Risotto has a place in the cookbook of many chefs and home cooks worldwide for one simple reason: with the proper technique and simple ingredients you can create a masterpiece. This Caramelized Onion Risotto recipe provides you with an exquisite dish that every home cook should make at least once.
Ready to drool and impress even the most demanding critics? This recipe is armed and ready to stimulate your taste buds to infinity! If you have never cooked risotto or feel like you have questions on how to make this caramelized onion risotto recipe, let us explain some of the science behind risotto.
Arborio Rice Recipe or Carnaroli Rice
Carnaroli is the best type of rice, the most authentic rice, you can use for risotto. According to many Italian chefs. However, Arborio is the most common one. If you can find Carnaroli, please do use it. It’s better. If not, use Arborio, and don’t feel bad about it. Just as good.
Can You Use Normal Rice for Risotto?
No! It’s a different starch! The common types of rice used for risotto share a few common qualities that make them ideal for the task. The amount of starch in its constitution is the most important for the final product. Such starch is present on regular rice but in insufficient amounts to give the preparation its texture. This starch separates itself from the grain, and mixes with the broth, thickening it. We aim to meet that consistency and density when preparing risotto.
Flavor Adds and Substitutes
- Add herbs like rosemary or thyme
- Swap mushroom for asparagus or sundried tomatoes.
- If you want to add a sweet touch to your dish, you can use sweet corn
- Toasted artichoke can help you get an extra crunchy texture to your risotto
All these go well with the caramelized onion. Remember not to swap the caramelized onion as this is the main flavor maker.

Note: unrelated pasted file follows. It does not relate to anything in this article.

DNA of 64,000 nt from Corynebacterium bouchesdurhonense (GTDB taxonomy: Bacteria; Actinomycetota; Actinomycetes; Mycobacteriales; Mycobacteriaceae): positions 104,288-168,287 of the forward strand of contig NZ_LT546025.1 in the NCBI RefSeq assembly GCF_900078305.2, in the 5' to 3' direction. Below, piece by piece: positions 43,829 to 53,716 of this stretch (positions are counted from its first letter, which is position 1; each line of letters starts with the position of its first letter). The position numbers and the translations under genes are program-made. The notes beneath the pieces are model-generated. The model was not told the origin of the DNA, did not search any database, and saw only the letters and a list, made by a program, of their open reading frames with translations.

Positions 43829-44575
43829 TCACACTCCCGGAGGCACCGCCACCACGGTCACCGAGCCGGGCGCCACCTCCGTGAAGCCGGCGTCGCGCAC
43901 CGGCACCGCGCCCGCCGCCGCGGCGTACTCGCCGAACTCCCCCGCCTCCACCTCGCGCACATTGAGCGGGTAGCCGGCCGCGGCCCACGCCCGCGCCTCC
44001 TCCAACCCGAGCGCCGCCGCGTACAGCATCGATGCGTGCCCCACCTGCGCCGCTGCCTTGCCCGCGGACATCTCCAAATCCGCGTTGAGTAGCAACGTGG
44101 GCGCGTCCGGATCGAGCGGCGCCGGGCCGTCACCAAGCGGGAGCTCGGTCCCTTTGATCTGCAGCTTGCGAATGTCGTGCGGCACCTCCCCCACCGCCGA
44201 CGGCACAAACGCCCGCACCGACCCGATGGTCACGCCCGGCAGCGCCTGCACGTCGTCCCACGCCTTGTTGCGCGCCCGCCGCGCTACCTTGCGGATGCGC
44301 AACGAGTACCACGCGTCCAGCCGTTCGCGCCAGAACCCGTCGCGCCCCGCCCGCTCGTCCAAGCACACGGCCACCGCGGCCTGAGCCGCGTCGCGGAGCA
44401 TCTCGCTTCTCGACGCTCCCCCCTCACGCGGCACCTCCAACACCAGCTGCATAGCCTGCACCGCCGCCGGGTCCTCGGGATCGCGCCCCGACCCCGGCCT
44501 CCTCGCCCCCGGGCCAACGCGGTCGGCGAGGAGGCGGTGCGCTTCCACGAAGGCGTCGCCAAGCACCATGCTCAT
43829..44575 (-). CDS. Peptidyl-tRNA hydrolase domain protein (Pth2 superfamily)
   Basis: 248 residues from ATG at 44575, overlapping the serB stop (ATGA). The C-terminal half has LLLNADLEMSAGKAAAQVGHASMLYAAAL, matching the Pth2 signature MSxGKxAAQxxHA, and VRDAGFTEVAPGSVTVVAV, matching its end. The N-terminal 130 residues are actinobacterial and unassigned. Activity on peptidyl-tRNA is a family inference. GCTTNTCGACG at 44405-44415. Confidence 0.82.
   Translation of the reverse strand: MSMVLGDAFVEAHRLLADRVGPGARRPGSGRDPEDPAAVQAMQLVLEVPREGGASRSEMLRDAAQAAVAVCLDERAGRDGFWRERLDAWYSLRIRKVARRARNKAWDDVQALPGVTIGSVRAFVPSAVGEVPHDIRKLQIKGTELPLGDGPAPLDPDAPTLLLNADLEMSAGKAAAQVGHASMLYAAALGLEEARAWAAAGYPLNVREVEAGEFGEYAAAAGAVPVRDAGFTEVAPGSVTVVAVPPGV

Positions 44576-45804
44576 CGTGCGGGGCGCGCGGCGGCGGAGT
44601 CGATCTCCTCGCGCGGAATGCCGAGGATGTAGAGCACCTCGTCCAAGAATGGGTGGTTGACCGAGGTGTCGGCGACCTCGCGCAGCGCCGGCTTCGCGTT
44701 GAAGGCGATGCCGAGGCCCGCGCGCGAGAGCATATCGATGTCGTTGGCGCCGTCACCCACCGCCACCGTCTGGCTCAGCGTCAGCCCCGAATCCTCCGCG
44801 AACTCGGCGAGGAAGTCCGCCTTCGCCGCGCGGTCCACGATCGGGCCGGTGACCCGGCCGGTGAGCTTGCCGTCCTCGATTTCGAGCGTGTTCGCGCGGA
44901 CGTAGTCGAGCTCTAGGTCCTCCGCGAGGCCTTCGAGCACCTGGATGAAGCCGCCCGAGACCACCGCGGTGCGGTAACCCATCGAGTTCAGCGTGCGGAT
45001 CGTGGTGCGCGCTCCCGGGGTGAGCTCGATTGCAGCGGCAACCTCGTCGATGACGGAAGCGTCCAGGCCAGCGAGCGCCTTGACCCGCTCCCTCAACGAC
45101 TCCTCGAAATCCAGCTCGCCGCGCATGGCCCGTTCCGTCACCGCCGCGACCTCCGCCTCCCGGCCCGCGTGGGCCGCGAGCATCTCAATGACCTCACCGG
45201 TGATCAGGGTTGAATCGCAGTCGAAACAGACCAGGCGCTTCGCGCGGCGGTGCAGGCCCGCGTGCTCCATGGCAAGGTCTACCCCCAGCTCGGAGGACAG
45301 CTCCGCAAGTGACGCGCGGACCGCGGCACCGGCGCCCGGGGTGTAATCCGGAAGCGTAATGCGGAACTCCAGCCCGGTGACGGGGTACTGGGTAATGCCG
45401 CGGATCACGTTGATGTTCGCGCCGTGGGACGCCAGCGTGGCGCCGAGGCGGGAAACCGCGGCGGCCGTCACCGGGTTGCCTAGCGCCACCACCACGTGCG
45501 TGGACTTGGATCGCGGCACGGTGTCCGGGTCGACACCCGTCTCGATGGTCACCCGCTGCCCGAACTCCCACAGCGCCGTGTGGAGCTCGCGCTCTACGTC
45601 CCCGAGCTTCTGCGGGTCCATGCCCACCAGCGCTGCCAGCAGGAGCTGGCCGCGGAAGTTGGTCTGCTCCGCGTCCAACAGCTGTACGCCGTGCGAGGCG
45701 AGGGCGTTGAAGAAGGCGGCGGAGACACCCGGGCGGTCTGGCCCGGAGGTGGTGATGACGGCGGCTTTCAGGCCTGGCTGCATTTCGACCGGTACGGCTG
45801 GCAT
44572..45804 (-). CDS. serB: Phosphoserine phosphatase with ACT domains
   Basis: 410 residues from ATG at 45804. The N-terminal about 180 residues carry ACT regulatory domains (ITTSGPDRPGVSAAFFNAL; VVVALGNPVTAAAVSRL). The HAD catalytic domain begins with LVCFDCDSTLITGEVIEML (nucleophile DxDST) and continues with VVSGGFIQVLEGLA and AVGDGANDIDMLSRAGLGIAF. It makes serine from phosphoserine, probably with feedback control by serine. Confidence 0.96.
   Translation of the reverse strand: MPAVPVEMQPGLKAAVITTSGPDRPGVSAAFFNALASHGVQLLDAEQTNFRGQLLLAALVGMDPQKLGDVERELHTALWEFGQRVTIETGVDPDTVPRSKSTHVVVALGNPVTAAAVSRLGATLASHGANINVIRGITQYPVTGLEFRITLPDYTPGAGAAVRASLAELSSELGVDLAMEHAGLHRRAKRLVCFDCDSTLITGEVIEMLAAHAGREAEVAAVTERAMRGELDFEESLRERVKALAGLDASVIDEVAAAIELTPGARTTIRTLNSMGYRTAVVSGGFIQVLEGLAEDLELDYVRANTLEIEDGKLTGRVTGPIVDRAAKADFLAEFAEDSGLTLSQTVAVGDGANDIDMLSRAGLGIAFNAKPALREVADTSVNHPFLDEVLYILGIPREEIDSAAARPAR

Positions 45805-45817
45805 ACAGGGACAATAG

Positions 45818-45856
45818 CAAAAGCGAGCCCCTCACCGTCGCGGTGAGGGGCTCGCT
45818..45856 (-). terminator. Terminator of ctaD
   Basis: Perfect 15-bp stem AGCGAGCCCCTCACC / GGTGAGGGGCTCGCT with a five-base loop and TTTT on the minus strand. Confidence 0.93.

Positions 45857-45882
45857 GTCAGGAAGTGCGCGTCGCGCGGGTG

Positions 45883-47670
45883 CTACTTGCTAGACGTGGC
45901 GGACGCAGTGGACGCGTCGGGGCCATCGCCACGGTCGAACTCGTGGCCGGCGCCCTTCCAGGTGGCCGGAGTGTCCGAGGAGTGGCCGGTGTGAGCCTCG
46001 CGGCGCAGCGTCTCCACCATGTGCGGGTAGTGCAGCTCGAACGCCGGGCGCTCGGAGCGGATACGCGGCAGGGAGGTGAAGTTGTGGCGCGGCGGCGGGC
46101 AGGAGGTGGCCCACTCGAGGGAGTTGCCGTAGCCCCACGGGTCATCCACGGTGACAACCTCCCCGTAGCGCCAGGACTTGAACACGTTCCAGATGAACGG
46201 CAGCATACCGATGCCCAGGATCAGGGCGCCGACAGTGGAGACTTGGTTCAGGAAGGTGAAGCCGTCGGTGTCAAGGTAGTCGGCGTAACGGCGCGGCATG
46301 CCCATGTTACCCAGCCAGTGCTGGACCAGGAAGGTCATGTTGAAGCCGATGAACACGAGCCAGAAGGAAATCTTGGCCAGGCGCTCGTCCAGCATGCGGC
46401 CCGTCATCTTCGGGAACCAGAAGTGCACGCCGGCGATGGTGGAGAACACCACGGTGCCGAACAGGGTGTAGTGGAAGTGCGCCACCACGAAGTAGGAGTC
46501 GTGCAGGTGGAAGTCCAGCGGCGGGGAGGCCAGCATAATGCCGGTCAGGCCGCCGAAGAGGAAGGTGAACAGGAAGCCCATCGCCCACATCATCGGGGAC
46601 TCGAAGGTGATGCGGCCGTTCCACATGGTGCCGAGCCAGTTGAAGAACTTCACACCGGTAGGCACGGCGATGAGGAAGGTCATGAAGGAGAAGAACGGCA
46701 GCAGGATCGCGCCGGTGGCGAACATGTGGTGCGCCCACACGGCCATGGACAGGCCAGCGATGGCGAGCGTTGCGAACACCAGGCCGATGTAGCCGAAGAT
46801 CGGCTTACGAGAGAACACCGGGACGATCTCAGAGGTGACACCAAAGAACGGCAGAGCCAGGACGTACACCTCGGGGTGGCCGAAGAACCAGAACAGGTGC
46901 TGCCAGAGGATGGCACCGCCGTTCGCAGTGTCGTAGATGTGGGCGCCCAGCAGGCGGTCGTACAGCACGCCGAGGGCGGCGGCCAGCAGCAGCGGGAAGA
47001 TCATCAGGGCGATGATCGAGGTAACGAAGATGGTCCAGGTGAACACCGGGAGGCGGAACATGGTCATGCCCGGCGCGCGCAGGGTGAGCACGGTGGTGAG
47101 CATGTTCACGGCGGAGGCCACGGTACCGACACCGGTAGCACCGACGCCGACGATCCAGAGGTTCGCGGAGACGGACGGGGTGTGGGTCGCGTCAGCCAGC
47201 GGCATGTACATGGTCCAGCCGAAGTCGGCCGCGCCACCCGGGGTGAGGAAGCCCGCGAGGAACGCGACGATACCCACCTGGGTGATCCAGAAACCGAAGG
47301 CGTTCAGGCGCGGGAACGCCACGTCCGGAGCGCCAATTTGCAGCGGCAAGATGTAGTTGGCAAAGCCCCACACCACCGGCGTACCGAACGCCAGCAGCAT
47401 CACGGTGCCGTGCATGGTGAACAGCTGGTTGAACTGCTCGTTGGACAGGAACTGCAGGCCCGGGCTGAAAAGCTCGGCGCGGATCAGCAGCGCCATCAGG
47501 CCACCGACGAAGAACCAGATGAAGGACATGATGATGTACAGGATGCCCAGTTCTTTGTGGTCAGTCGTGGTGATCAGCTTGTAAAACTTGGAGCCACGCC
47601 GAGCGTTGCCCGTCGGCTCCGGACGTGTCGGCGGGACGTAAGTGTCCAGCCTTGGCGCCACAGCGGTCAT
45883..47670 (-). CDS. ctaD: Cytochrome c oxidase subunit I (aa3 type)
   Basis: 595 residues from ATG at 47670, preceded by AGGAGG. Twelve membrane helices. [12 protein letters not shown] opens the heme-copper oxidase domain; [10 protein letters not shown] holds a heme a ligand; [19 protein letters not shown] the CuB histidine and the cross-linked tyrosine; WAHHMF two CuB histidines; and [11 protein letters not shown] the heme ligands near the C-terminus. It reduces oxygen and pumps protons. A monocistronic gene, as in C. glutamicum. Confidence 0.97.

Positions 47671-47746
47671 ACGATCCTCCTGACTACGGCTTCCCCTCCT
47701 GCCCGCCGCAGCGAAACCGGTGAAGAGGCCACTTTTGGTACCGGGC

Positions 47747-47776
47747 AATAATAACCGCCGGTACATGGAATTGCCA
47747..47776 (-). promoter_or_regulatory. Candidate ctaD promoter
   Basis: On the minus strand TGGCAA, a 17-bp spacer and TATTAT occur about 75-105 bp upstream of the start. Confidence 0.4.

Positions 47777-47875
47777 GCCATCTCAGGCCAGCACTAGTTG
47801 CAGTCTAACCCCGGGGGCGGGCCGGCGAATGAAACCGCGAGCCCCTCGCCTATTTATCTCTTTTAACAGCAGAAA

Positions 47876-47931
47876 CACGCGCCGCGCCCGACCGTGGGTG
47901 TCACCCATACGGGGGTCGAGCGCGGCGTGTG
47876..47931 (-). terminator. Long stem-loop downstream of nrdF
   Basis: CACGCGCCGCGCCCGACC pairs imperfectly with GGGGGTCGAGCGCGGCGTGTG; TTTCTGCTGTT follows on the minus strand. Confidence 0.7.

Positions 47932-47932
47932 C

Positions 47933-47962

How to Make Caramelized Onions
Slice the Onions. Slice the onion first lengthwise and then in half-moon slices. Create even slices for a consistent result.
Add the Onions in a Heated Pan. Heat the olive oil in the pan and then add the onions in batches. To avoid overcrowding only add a new batch once the first one has softened and shrunk in size. Stir to coat them with oil.
Once all the onions are added, add the salt and stir. Then add the butter and stir again. According to the famous chef Roy Choi, you don’t season your onions immediately. Wait until they start breaking down to season them so they can absorb the salt and butter better.
Cook the onion for about 45 minutes on low heat, stirring occasionally. Use a wooden spoon or spatula to stir. Add a splash of water to remove the bits from the bottom of the pan. Don’t stir too much but don’t let the onions burn either.
Tip: Make the caramelized onions beforehand and store them in the fridge. And, check out this blog post for detailed instructions on how to make perfect caramelized onions.
Frequently Asked Questions for Caramelized Onion Risotto Recipe